Monday, November 3, 2008

Fahrenheit 451

A) Fire:
In Bardbury's novel Fahrenheit 451 there are many major symbols used throughout the course of the plot, the most illustrious of which, is fire. In the beginning of the novel, fire is used as a means of suppression, a form by which the government can cleanse all of the impurities from their society, the largest of which being books. The title of the first section, 'The Hearth and the Salamander" shows Montag's characterization with fire at the beginning of the fire. A Salamander, which is a mythical creature that is unaffected by fire, is the fitting definition for Montag as he happily goes about his occupation of fireman. The opening sentence of the novel reads, "It was a pleasure to burn, to see things eaten, to see things blackened and changed." This opening statement personifies fire as a destructive entity implemented for censorship. As the novel progresses, this viewpoint of fire is amplified when it consumes the old woman who refuses to leave her books. This high-tension situation strikes a certain chord in Montag's mind that causes him to rethink about society's opinion on books. At the climax of the novel, fire is used in the ultimate form of purging by purging all of Montag's connections with his former society. When he burns down his house, it is symbolic of his rejection of all the material entities of the society and when he burns incinerates Beatty, it represents his rejection of the philosophical nature of the society. however, by the end of the novel, fire is dramatically changed in Montag's eyes. what was once a form of destruction becomes a form of necessity and comfort. When Montag escapes from the society, he discovers the importance of fire and its true use when the other men build one and cook their meal over it. This shows Montag how fire is also life-giving as well. This allusion is also paralleled by Granger's relation of humanity to the story of the phoenix. The phoenix dies by consuming itself in flames, yet in the end, a new phoenix is reborn from the ashes. The symbol of the phoenix's rebirth refers not only to the collective rebirth of humankind but also to Montag's spiritual resurrection. The final form of this cleansing actually occurs when the city is bombed and consumed by the fire, representing the destructive power of human ignorance. Throughout history man has viewed fire as friend and foe. It has killed lives, yet it has saved countless others. It has destroyed many aspects of human progress, yet it has also helped stimulate this same progress. In the end, this double-edged sword comes to symbolize the whole mindset and change in Montag's ways from a mindless drone to a free-thinker.

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"Colored people don't like Little Black Sambo. Burn it. White people don't feel good about Uncle Tom's Cabin. Burn it. Someone's written a book on tobacco and cancer of the lungs? The cigarette people are weeping? Burn the book. Serenity, Montag. Peace, Montag. Take your fight outside. Better yet, into the incinerator. Funerals are unhappy and pagan? Eliminate them too. Five minutes after a person is dead he's on his way to the Big Flue, the Incinerators serviced by helicopters all over the country. Ten minutes after death a man's a speck of black dust. Let's not quibble over individuals with memoriums. Forget them. Burn all, burn everything. Fire is bright and fire is clean." (Bradbury 59-60)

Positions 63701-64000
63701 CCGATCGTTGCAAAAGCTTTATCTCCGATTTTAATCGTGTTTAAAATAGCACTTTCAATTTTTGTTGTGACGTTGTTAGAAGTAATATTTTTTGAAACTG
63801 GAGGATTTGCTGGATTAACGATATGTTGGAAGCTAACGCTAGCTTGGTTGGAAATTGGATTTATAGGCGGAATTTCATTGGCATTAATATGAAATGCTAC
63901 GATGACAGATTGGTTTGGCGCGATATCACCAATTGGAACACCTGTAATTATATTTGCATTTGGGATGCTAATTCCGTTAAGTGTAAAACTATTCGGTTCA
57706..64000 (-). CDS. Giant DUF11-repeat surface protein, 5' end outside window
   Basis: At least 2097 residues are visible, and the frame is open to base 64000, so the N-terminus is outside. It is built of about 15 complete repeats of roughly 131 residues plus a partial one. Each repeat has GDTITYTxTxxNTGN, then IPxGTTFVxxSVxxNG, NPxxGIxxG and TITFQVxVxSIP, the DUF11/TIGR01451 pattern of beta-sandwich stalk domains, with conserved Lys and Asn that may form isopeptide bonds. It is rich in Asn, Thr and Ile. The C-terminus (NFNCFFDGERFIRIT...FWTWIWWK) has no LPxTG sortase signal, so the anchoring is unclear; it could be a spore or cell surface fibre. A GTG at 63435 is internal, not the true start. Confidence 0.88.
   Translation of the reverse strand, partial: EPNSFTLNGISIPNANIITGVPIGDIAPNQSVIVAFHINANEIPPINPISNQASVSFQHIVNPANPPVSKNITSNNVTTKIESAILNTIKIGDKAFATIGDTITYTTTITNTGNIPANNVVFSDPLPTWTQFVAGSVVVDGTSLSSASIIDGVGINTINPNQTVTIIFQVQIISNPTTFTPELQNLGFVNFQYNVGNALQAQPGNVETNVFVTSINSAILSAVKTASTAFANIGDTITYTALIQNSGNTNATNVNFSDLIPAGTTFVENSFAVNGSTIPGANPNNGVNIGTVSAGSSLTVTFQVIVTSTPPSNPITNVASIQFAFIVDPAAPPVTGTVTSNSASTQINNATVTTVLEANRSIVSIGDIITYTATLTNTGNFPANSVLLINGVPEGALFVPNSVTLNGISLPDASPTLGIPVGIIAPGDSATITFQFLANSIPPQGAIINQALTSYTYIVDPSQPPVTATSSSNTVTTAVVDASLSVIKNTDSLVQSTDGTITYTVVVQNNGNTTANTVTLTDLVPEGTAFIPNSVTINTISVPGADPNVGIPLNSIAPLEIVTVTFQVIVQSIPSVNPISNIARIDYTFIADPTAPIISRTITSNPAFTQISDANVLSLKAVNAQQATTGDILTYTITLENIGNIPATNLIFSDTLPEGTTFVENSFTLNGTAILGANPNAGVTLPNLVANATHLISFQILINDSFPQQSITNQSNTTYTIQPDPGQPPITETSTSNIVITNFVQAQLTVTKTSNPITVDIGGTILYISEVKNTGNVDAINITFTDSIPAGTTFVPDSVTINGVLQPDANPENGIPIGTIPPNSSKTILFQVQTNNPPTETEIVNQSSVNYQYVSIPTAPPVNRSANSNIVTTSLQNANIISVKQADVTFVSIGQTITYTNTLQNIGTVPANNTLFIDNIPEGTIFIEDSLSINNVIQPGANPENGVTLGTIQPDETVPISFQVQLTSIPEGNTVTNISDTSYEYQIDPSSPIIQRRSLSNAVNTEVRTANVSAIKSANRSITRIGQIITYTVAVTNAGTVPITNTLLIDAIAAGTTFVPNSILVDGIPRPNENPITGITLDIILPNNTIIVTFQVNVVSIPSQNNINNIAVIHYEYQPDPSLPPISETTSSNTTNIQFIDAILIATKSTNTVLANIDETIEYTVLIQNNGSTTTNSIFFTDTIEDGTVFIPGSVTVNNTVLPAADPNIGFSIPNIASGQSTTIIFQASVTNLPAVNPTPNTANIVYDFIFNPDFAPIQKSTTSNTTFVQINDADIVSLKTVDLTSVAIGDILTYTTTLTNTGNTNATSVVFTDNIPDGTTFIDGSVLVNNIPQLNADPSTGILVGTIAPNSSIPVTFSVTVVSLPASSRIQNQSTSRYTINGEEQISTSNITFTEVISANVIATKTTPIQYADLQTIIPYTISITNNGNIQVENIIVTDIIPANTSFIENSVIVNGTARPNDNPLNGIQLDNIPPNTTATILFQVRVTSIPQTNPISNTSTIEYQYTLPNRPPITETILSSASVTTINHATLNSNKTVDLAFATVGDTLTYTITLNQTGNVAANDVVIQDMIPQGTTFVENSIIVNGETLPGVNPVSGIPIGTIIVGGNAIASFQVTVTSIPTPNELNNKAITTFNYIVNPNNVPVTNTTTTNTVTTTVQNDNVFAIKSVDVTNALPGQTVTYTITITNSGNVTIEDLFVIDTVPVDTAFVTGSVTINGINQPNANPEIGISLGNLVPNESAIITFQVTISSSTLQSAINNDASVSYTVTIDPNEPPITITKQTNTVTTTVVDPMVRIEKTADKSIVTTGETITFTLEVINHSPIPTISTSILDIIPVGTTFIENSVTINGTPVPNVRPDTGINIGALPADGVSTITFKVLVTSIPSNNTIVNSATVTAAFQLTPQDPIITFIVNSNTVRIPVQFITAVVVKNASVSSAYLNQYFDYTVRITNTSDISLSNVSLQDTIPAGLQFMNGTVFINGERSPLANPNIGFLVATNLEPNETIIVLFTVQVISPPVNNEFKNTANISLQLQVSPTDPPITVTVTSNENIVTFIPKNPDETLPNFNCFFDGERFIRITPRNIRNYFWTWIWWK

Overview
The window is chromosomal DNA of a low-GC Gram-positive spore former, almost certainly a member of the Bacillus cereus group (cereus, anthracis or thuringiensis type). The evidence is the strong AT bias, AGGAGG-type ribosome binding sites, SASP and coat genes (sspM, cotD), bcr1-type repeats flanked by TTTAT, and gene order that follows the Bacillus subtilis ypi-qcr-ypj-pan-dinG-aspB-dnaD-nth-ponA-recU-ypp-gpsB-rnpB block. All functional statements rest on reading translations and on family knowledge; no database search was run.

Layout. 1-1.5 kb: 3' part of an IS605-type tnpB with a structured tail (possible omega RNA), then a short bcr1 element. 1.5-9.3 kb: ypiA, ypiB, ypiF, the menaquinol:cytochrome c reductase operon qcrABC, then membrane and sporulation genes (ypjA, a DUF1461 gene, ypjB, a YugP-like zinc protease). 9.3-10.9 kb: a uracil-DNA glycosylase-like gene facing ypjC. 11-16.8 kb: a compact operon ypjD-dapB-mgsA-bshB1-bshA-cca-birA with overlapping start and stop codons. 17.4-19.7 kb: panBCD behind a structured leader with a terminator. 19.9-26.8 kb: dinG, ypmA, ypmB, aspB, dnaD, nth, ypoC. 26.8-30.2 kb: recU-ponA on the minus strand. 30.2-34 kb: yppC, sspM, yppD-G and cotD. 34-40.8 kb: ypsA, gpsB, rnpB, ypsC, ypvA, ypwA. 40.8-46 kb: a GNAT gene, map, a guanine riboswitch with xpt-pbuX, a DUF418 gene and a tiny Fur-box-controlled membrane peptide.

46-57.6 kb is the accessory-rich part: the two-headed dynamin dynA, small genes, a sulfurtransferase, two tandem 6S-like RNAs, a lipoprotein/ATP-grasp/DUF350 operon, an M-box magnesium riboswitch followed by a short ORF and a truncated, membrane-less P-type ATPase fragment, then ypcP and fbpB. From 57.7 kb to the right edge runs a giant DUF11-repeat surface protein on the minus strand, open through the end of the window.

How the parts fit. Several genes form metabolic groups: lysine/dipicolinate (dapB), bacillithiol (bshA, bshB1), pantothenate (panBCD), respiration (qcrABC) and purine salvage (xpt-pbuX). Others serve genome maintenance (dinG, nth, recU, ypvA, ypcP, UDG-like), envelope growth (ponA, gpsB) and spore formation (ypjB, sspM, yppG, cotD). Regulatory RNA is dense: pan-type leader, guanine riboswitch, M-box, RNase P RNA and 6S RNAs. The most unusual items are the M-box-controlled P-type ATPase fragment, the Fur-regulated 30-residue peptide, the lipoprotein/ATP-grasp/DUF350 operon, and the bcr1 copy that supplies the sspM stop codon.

This entire passage, spoken by Beatty and directed towards Montag, illustrates the empty ideal of censorship. Bradbury implements the discontent of different groups of people as the spark that incinerates the fires of totalitarian government regulation. As the old saying goes, "You can't please everyone", yet everyone in this society wishes to be happy and hollow rather than be offended and full of life. Mildred manifests these ideals by the actions she commits throughout the novel. She goes through every day a leech, living in a fantasy land created by a television screen, and ends up committing suicide every time she feels discontent. After which Montag has her blood repumped and she is primed for another day of pointless existence. Wash, rinse, repeat. This futile existence is further amplified by the mention of funerals in the passage. In the present day, a funeral is a time of great emotion and personal inquisition. It is a time where the dead are honored for their life accomplishments. In this society, however, the only thing remaining of a person 10 minutes after they've died is a "black speck of dust." This is a symbol as well for the emptiness and lack of worth in these peoples' lives. This passage is also yet another reference to fire as a cleansing agent. All of these ideals ultimately form into the dystopia that is Montag's society.

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C) Fahrenheit 451 was a captivating read that kept me hooked until the final conclusion. Bradbury's blending of symbolism with rich dialogue is what makes this book a literary great. The profound transition of Montag's mind was most captivating to me and by the end, Montag became one of the most dynamic characters I have ever witnessed. The novel was easy to read, had a very simple yet genuine flow, and had a rather resolved ending in terms of Montag versus himself. Overall, I'd give this book a 5/5, a must-read for sci-fi/dystopia fans.

The Mechanical Hound is the premier killing machine

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